Election Wrap-Up: The Votes Are All In … Now Your Job Begins!

2020-12-09 | AKC Government Relations Department

Now is one of the most important times of the year for you as responsible dog owners, breeders, and exhibitors to reach out to newly elected and reelected federal, state and local lawmakers.  The election campaigns have concluded and the preparations for the upcoming legislative sessions are underway. Many new lawmakers –and even returning lawmakers—likely  know little about canine legislation or policy.  More importantly, it’s likely they know even less about how passionate you are about such issues.

Most state legislatures will be reconvening in January and have already started the process of pre-filling bills and finding cosponsors for those bills.  As such, now is the time for you as a member of a local club or state federation, or as a responsible breeder and dog owner to take the next several weeks to educate your lawmaker about the importance of promoting and protecting responsible dog ownership and how important it is to you and many of their constituents.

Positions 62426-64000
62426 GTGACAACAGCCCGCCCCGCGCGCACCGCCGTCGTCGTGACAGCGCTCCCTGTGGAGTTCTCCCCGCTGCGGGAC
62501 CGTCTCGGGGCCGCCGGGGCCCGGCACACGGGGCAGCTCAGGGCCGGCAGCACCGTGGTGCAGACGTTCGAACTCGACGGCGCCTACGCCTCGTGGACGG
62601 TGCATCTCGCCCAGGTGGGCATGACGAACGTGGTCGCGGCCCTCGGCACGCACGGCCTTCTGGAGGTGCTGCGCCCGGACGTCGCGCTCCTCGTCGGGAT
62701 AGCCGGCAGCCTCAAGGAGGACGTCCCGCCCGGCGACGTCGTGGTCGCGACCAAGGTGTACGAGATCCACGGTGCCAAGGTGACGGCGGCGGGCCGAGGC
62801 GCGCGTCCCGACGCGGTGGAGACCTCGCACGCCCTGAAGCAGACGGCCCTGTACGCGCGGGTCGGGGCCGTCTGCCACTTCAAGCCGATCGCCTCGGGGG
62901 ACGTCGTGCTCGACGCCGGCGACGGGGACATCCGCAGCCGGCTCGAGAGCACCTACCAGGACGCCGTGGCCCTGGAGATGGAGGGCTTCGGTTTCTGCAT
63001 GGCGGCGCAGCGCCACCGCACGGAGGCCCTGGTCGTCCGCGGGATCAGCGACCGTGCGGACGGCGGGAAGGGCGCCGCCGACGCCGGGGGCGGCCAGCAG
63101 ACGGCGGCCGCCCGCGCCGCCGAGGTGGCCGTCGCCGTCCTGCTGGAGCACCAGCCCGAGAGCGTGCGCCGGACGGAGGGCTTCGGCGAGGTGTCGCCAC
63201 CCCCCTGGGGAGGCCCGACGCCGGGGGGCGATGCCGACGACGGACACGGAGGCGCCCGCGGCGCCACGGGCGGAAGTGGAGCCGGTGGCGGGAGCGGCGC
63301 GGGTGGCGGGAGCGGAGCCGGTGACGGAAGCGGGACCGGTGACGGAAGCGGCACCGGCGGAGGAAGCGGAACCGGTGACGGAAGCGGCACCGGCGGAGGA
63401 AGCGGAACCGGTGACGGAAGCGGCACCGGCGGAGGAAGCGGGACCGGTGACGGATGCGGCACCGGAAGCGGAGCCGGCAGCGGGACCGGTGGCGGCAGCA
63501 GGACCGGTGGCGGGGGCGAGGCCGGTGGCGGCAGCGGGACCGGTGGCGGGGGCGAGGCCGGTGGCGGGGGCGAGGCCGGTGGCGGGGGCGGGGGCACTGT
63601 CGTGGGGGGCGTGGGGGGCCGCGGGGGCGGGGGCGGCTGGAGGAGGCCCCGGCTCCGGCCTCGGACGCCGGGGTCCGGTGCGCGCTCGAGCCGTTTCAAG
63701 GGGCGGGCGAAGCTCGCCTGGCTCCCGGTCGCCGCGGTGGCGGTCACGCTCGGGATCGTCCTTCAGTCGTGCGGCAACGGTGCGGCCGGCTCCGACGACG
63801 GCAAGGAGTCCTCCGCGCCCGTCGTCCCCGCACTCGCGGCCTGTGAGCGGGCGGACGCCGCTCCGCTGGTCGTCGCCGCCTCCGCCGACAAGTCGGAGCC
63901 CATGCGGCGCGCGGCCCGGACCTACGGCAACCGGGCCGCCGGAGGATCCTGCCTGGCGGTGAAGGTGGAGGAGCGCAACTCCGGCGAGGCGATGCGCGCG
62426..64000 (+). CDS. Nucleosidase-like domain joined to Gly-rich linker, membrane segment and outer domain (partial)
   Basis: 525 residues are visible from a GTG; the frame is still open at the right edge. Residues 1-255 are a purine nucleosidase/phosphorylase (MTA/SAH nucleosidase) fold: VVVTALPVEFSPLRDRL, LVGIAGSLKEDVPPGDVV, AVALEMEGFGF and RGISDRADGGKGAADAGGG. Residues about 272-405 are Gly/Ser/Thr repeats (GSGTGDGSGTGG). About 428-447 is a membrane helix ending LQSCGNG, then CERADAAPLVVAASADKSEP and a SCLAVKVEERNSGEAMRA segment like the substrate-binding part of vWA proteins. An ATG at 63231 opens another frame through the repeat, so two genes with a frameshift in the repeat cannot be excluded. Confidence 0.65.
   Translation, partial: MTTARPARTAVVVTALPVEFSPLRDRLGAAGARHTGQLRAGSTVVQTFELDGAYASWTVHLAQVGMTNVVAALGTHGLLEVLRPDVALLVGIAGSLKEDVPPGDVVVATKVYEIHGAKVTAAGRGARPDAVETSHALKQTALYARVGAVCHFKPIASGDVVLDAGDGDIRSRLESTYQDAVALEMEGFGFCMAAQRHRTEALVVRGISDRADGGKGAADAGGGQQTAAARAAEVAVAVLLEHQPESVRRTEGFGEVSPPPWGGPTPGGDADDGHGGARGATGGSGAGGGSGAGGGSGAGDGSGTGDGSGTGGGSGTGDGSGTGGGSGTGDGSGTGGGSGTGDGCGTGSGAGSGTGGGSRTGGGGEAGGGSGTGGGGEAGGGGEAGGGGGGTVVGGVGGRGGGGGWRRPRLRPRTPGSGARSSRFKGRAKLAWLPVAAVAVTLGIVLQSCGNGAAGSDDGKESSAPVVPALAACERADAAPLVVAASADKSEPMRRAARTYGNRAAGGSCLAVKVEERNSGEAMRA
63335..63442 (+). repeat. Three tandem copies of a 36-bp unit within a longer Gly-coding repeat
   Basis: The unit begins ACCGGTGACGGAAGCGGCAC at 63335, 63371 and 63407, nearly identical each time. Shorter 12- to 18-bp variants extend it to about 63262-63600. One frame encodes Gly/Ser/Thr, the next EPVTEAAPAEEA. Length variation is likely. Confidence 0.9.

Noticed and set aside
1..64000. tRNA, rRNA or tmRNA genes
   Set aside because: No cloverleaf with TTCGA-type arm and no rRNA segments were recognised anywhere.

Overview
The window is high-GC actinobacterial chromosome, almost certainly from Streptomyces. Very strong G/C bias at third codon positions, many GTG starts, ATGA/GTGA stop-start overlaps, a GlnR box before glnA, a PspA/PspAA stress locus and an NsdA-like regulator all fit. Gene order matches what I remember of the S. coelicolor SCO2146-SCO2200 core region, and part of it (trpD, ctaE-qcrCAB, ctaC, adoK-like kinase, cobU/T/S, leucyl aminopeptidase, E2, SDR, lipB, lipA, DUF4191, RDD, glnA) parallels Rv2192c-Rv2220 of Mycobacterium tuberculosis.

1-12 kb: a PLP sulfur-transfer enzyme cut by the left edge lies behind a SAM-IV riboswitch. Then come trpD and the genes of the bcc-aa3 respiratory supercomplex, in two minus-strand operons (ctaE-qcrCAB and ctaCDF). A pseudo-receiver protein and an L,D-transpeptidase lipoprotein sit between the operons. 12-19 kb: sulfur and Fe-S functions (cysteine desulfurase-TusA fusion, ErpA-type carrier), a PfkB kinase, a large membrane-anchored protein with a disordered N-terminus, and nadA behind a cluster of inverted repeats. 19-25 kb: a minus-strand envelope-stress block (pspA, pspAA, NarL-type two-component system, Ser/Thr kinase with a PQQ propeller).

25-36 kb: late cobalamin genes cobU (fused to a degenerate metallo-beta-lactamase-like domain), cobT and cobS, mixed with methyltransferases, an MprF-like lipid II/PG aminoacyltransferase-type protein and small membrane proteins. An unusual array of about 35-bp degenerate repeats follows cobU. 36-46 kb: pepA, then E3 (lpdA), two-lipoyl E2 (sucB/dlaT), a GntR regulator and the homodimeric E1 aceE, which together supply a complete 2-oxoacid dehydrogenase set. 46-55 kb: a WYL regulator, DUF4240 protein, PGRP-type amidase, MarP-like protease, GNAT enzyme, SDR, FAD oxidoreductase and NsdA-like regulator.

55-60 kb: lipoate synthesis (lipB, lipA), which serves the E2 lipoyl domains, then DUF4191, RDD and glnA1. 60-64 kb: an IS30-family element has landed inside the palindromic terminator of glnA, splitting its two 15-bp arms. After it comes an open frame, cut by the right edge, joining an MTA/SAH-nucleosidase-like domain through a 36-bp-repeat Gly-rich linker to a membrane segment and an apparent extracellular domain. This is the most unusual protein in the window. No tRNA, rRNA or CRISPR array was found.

Given the current pandemic, public in-person access to legislative hearings, local council and commissioners meetings, and voting sessions will likely continue to be limited.  To overcome these obstacles, developing a relationship with your elect official now will make it easier for you to communicate with them later.  

There are many simple and effective actions you can take now and over the next weeks and months that will help you in make a big difference for dog owners in your state and assist you in developing a positive relationship with your elected official(s).